Getting back to normal after miscarriage

I realise most people got over that beginning of autumn/new term feeling about a month ago, but due to two weeks of post-ERPC hibernation followed by an actual holiday in the sun I’m a bit behind.

Last week was ‘back to school’ for me. Back in the office, back in the gym and, well, back to reality.

AUTUMN pinterest2

I’ve done all those crisp autumn air, new term-ish things. Cleared out my wardrobe. Dug out my black tights. Polished my boots. Booked a haircut. Planned meals for the week. Marie Kondo-ed my sock drawer. Basically everything shy of buying a new pencil case.

As if a new diary and taking my shoes to be re-heeled will somehow fix everything. As if it will change how I feel.

I do feel better, though.

Being back in the office was trickier than expected, admittedly. Tiring. And I’m still not sure what to say to those people who don’t know the whole story. I don’t know if honesty really is the best policy when some well-meaning person asks if I’ve had a nice break.

I usually wimp out and stick with a mumbled ‘yes, fine thanks’. Which, given that I’m always over here waving the flag saying we must talk about this stuff, makes me feel a bit cowardly.

I did manage to tell one colleague the truth in the loos, after they asked if I’d been ill, and we had an awkward hug. Which was nice.

But on the whole, things are slowly picking up. We’ve got a date for our first appointment at the recurrent miscarriage clinic, and the charity run next year, so that’s given  us some structure; something to point our lives towards.

I no longer feel like crying at toddlers in coffee shops or scowling at women pushing prams

I’ve also given up all the borderline bonkers things I was doing/avoiding pre- and during pregnancy (E.g. not wearing nail varnish or perfume or eating or drinking out of plastic for fear of what the chemicals might be doing – totally unscientific, of course, but you get a bit desperate). And I’m not tracking ovulation or anything like that for the first time in about a year and it is as if a hulking weight has been lifted, I’m surprised to say.

I still feel sad, of course I do, but I no longer feel like crying at toddlers in coffee shops or scowling at women pushing prams (For the record I never actually did this second one, I’m not a completely terrible person. I just *really* wanted to.)

Mostly, I think I’m doing a passable impression of a functioning human being. (Though one thing that still kills me is seeing a pregnant woman stroking her bump. I can’t explain why. It just makes my insides turn to oil.)

What else has helped? Probably not one a doctor would condone, but I got drunk. Properly drunk. We went Out Out (the kind of Out that requires a taxi home and 2am cheese on toast) and I was rewarded with my first hangover in 18 months. Hangover aside, it felt good – a reminder of a different, simpler time. Even if I know I don’t live there any more.

Because while I’ve called this post On Getting Back To Normal, in truth  I think I know that there’s no use searching for the person I was before all this. I won’t be able to find her at the bottom of a bucket of wine or by scrabbling through my sock drawer. But I can at least feel like less of a shell.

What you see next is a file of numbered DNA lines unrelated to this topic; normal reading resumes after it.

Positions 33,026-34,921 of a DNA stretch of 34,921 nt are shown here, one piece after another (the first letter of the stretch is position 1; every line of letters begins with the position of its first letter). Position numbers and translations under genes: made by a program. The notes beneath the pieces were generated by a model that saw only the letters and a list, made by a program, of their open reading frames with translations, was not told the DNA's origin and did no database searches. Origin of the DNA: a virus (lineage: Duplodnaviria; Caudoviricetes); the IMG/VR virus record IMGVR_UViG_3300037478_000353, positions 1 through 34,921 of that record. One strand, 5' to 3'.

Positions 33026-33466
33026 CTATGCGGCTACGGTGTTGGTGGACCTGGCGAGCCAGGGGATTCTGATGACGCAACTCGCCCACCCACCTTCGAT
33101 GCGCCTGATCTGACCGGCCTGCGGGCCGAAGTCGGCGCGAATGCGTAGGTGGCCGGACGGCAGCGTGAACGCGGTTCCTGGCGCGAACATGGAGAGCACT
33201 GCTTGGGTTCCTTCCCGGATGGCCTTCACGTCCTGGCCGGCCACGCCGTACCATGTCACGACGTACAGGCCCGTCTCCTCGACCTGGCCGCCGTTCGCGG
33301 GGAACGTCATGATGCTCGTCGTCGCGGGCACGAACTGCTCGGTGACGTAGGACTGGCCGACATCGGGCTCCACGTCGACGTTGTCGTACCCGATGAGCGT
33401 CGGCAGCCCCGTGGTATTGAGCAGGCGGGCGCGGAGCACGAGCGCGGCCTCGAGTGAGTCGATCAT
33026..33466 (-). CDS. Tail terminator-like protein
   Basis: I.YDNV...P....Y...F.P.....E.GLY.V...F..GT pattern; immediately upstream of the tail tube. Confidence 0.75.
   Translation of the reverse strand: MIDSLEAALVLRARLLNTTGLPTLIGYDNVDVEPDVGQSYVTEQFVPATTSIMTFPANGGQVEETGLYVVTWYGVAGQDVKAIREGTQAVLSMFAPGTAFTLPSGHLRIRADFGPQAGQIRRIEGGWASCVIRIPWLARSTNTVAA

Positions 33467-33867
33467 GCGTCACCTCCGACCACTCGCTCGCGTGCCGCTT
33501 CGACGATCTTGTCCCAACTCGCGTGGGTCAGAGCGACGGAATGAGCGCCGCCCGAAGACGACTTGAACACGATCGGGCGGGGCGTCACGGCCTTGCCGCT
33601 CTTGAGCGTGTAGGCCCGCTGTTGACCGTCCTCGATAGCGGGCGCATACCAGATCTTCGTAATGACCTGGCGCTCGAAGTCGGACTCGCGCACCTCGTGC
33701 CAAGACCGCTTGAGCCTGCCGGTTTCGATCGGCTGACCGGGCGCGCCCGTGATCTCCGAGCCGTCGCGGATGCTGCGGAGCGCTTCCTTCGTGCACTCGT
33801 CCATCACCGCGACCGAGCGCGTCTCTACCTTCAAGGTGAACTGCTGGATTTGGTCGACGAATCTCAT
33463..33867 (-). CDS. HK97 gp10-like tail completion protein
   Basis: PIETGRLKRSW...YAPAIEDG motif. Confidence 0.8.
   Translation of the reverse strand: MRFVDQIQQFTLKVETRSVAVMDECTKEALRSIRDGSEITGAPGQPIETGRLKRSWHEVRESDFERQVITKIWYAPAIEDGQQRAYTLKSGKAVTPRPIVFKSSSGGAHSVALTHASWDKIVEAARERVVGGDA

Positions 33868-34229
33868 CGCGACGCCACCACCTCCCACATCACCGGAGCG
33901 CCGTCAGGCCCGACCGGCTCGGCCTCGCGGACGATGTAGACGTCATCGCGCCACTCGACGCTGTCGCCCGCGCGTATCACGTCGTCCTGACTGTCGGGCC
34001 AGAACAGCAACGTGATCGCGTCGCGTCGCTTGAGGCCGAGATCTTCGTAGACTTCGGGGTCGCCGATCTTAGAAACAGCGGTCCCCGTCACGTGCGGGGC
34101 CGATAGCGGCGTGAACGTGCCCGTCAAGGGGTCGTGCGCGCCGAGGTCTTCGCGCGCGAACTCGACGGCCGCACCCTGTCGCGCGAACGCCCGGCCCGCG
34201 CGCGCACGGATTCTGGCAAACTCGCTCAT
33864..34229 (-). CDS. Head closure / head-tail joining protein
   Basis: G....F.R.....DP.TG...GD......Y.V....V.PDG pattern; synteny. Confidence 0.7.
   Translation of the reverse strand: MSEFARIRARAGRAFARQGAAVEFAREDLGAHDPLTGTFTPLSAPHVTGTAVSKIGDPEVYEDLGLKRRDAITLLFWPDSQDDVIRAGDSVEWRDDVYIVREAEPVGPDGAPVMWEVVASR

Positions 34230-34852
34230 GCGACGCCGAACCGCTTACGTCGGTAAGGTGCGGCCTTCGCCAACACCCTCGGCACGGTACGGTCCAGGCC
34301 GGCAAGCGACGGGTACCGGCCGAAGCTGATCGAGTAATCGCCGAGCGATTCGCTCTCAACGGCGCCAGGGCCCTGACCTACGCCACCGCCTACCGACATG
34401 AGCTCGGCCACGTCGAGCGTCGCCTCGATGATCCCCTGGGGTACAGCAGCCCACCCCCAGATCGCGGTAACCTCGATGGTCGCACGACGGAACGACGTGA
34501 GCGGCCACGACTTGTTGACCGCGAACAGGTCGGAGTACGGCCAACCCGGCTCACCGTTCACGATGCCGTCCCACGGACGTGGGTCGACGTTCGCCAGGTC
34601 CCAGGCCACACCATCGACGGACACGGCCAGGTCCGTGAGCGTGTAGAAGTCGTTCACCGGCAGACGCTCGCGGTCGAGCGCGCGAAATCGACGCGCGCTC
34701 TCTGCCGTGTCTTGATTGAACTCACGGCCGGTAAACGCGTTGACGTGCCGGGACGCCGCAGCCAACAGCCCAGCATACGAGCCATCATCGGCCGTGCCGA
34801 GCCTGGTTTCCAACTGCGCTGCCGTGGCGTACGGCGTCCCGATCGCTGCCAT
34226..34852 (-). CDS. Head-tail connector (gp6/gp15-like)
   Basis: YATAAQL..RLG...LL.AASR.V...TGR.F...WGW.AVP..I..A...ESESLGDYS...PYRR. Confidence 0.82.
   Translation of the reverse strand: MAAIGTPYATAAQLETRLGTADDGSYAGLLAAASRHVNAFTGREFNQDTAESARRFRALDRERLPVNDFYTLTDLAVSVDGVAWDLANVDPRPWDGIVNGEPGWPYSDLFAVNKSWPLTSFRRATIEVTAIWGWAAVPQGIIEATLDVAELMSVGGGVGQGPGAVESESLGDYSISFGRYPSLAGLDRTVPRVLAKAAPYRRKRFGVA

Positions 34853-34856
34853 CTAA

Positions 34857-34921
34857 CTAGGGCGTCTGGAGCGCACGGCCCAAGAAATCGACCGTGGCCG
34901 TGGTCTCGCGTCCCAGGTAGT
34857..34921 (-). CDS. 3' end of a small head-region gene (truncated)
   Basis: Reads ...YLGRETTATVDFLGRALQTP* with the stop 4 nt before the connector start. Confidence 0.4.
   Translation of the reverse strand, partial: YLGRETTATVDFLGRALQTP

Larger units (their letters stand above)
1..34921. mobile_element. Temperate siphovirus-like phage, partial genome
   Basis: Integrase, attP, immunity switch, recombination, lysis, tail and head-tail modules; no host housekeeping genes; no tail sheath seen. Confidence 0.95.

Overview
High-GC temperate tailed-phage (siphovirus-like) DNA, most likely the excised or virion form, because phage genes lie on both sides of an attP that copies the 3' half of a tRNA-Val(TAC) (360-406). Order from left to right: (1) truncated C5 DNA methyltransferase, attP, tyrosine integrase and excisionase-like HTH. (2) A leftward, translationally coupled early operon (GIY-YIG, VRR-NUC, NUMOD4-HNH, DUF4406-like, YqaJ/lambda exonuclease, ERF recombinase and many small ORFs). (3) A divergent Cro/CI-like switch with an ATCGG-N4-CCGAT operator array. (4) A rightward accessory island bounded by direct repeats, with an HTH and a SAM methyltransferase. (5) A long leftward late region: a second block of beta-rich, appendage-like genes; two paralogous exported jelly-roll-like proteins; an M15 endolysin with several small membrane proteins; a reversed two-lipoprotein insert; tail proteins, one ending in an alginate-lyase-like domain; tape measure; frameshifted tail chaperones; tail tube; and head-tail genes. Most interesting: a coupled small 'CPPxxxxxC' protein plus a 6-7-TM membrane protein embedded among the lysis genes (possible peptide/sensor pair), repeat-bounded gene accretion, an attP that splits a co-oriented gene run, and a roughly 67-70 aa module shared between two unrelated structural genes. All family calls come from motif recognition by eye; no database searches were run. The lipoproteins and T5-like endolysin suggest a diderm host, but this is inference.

And who wants to be just ‘normal’ anyway?

What do you do to feel better/more like yourself again? What helps/helped? Do share in the comments below, I’d love to know. 


  1. Don’t know if this will be any help to you but my daughter had two recurrent miscarriages the third time she was pregnant a specialist in this field put her on progesterone for the first 14 weeks and aspirin throughout her pregnancy she has just had a little baby girl called Grace maybe this might be something that could help you

    Liked by 2 people

  2. Hi Jennie! Having recently found your blog, I’m working my way through reading all your posts. I’ve found it difficult to ‘get back to normal’, particularly when people expect you to “be over it already”. My most recent miscarriage was only 4 weeks ago and I’ve had comments from people along the lines of asking me why I’m not “back to my old self” yet. I’m not sure what else to say about that, other than that maybe I wish they’d be a bit more understanding. I thought I was doing pretty well, considering! Hope you’ve been taking whatever time you’ve needed to take and doing whatever you’ve needed to do for you to get through one day at a time. xx


    1. Hi Alyssa – gosh, four weeks is no time at all. I’m sure they mean well/just want you to feel better. But what I wish people would understand a bit more is that you may never feel entirely like your old self again. I certainly don’t, although I do feel much better than I did, say, a month ago. But I still find I have to be careful with myself, if that makes any sense at all. I find I don’t cope very well if I’m too tired, stressed, rushed or over-worked, so I’m all about the early nights, baths, and not drinking at the moment. I’m just SO much fun…. Hope you are doing OK. Jennie xxx

      Liked by 1 person

      1. You’re absolutely right, Jennie. We may not ever feel entirely like our old selves again. I’m not much fun at the moment either! But I have recently picked up a glass of wine or two again. You need to take care of yourself and it sounds like you’re doing all the right things. I’m so glad I’ve found your blog. It’s so good of you to let others know we are not alone. xx


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